On August 11th, 1989 Black Entertainment Television decided to throw their hats into the ring and debut a show to compete with Yo! MTV Raps called Rap City. The show was hosted by Chris “Da Mayor” Thomas, a comedian who often toured with rap acts as an opening act, most notably on the Run’s House Tour. With this action, a statement was made and heard loud and clear: rap was a force to be reckoned with and could no longer be denied despite how either the entrenched Black music establishment, rock publications or the racially biased mainstream news industry felt about it.
White kids who were strictly Rock fans just five years previous now had Run DMC, LL Cool J, Beastie Boys, Public Enemy, N.W.A., De La Soul, MC Hammer, Tone Loc, and Young MC posters on the walls of their rooms. Their friends at school were listening to everything from 2 Live Crew, The D.O.C, and Kwame to Living Colour, Aerosmith, Motley Crue, and Skid Row. Rap’s White fanbase steadily grew over the following years, despite the Rock journalists outcry over sampling or the assertion that rap promotes and incites violence.
On the set of the “Self Destruction” video shoot in Harlem, West Coast rappers, such as Tone Loc and Young MC, visited to be a part of the event. In Spring 1990, a supergroup of West Coast rap artists called The West Coast All-Stars released the anti-gang violence song “We’re All In The Same Gang.” Thanks to the path that “Self Destruction” had paved, it not only hit number one on the Hot Rap Songs chart, it reached the Top 10 on the Hot Black Singles. The song eventually crossed over to the Hot 100, peaking at 35, and received a Gold certification from the RIAA.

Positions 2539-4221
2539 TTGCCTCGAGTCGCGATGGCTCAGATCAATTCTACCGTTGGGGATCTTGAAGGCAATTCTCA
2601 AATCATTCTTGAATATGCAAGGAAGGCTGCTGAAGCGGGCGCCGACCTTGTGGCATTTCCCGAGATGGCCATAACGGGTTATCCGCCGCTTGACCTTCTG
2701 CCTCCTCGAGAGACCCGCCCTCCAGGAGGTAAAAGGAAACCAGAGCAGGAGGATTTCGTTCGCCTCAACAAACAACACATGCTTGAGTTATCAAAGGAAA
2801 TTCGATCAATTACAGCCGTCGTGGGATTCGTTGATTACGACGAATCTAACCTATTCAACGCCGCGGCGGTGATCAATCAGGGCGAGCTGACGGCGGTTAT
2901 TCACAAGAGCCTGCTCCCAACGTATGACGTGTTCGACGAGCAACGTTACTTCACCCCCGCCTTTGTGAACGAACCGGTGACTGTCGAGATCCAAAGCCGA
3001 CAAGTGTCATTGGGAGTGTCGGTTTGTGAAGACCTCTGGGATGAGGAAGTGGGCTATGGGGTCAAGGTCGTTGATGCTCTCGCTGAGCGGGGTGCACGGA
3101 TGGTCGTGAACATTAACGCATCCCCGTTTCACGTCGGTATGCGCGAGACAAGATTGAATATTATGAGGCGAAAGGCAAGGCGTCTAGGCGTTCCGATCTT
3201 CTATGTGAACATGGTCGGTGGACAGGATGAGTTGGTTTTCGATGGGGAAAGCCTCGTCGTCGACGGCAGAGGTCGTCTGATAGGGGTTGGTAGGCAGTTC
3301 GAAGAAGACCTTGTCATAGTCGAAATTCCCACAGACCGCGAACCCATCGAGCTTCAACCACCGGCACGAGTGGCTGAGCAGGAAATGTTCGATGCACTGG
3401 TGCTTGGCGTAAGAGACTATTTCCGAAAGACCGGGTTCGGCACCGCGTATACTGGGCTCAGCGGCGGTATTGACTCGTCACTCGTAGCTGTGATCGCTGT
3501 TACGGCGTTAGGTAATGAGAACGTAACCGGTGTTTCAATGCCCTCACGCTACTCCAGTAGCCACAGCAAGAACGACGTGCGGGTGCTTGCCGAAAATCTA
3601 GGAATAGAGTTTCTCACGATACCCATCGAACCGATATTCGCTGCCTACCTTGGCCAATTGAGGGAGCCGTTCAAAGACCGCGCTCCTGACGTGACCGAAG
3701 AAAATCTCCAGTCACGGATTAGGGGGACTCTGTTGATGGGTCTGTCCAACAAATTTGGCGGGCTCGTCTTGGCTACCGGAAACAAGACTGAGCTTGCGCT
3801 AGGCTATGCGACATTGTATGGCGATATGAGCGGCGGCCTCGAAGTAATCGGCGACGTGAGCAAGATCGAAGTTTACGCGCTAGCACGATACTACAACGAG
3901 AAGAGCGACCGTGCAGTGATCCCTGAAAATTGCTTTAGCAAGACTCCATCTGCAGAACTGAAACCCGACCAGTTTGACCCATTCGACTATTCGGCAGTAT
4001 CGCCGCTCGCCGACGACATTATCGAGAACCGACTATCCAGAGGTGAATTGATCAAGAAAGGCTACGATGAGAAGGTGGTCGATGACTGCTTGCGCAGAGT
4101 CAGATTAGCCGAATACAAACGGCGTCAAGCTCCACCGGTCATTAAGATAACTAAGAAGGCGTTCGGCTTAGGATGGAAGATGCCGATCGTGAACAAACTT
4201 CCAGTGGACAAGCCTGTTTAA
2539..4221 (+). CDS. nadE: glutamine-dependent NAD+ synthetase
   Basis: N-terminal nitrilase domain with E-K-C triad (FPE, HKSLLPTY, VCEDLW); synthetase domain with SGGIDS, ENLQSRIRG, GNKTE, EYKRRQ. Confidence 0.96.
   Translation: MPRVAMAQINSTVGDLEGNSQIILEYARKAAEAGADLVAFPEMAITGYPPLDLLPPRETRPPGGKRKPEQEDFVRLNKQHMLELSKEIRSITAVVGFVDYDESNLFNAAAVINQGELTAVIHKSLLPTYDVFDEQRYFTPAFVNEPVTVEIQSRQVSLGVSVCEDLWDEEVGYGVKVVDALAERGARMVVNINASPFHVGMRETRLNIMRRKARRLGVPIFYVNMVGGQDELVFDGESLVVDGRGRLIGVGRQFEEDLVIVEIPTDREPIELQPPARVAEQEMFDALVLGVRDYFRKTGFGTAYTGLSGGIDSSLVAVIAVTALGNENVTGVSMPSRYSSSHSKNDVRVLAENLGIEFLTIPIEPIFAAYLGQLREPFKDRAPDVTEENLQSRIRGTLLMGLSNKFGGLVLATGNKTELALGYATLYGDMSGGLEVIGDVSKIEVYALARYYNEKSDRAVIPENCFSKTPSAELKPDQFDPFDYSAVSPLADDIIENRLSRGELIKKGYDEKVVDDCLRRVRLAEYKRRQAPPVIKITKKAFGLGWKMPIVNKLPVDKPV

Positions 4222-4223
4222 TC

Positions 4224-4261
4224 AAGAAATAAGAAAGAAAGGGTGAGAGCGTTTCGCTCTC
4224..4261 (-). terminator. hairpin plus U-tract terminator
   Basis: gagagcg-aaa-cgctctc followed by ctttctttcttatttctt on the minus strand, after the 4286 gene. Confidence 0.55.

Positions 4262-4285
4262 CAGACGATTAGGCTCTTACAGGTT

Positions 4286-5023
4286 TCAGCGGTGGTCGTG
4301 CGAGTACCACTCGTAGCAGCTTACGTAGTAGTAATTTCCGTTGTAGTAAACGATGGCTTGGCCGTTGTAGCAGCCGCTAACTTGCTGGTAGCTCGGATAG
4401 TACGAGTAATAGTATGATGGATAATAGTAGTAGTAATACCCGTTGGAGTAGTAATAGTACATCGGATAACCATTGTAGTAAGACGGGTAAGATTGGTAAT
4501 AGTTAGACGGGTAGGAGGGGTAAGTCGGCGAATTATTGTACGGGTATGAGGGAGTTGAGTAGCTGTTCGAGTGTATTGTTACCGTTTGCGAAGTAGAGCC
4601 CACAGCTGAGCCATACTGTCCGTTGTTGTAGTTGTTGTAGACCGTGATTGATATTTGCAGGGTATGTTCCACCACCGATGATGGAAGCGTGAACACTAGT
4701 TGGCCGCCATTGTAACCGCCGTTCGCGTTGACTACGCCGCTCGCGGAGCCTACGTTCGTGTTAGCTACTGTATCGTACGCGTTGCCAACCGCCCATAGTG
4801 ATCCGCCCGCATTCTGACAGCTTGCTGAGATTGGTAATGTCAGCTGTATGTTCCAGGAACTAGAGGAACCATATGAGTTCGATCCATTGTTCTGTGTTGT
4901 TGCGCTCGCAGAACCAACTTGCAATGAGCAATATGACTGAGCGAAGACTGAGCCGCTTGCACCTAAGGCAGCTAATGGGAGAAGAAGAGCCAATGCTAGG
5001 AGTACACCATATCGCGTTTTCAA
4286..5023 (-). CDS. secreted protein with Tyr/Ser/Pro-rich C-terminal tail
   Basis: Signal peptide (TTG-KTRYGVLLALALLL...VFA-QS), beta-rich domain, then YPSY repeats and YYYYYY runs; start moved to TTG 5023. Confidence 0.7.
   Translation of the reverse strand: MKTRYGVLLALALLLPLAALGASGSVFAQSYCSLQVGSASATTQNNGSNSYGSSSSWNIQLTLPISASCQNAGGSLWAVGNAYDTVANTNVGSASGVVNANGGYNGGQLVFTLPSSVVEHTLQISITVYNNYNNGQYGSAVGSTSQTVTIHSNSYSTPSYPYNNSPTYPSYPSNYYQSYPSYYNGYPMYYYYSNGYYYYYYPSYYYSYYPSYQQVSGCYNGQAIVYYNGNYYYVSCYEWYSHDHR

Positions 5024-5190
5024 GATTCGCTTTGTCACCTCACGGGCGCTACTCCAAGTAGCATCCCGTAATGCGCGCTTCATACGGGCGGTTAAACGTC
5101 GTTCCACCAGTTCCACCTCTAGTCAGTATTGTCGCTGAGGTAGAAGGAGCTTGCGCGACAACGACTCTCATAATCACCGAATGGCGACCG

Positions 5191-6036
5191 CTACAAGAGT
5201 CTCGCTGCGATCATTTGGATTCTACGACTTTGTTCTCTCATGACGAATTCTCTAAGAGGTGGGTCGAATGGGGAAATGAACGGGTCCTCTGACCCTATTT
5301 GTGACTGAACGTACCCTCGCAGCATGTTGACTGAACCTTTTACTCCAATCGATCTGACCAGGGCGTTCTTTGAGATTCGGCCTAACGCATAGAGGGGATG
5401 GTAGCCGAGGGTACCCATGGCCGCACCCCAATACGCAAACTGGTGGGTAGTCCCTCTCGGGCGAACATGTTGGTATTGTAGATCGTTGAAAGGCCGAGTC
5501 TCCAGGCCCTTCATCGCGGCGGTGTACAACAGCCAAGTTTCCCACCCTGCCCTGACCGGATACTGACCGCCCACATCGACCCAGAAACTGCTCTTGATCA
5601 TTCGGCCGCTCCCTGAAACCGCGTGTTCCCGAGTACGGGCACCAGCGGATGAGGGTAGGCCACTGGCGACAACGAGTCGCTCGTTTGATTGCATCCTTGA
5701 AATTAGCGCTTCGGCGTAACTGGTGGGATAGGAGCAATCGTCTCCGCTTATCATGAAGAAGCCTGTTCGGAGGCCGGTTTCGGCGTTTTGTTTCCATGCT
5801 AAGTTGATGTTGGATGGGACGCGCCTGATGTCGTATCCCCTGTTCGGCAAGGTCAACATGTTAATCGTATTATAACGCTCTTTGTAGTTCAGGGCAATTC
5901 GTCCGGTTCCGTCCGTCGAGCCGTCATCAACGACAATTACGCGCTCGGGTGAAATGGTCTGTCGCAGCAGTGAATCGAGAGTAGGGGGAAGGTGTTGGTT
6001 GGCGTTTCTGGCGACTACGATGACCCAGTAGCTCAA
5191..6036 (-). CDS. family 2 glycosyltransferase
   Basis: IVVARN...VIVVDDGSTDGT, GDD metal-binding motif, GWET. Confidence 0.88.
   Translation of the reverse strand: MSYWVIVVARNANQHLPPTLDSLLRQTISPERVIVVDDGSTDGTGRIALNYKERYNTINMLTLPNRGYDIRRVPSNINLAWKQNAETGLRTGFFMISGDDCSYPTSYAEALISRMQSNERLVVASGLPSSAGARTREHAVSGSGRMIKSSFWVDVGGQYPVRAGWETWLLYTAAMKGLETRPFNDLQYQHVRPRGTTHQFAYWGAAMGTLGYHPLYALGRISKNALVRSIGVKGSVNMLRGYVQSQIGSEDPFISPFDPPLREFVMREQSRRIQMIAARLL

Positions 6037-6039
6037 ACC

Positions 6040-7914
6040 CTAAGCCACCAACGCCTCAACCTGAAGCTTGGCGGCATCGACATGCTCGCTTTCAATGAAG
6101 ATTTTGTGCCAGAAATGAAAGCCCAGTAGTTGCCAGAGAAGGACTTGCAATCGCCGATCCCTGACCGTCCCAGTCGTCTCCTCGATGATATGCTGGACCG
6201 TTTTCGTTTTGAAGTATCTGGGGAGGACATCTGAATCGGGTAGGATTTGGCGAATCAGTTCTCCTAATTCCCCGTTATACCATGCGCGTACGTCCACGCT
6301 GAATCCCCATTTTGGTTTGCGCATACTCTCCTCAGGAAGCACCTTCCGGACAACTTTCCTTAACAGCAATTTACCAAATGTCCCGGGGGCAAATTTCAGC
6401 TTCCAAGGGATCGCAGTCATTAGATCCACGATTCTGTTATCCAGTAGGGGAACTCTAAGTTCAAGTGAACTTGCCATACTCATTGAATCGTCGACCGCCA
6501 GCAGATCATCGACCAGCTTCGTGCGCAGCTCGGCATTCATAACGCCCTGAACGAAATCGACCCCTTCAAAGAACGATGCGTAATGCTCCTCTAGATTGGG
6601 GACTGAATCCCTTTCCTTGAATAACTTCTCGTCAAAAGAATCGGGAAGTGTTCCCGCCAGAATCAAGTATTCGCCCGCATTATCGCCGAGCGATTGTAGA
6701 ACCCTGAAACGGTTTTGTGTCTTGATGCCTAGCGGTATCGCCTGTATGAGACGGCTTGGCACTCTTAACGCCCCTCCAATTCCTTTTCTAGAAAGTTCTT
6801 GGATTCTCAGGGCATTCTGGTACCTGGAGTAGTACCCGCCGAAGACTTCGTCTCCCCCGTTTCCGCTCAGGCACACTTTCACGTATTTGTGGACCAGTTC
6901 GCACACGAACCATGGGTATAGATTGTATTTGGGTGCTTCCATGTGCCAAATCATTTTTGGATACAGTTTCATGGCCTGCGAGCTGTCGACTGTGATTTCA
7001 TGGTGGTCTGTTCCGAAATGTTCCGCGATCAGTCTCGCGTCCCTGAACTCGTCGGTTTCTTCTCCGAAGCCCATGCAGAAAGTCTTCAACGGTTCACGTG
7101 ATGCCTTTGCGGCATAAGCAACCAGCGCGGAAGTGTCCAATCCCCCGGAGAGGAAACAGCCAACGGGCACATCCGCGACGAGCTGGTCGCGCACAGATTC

At the outset of 1989, several factors were potentially threatening the very existence of rap. It wasn’t getting the love it deserved despite its popularity amongst the youth of all backgrounds or its unflinching willingness to talk about issues affecting inner-city Blacks and Latinos. No genre conveyed the rebellious attitude that Rock was supposed to embody the way rap did at the tail end of the first Golden Era.
In the end, rap was able to weather the storm and become the soundtrack of an entire generation largely due to warning its listeners they were headed for self-destruction.
Dart Adams is Boston-based creative who has written for NPR and Producers I Know. Follow his latest and greatest @Dart_Adams on Twitter.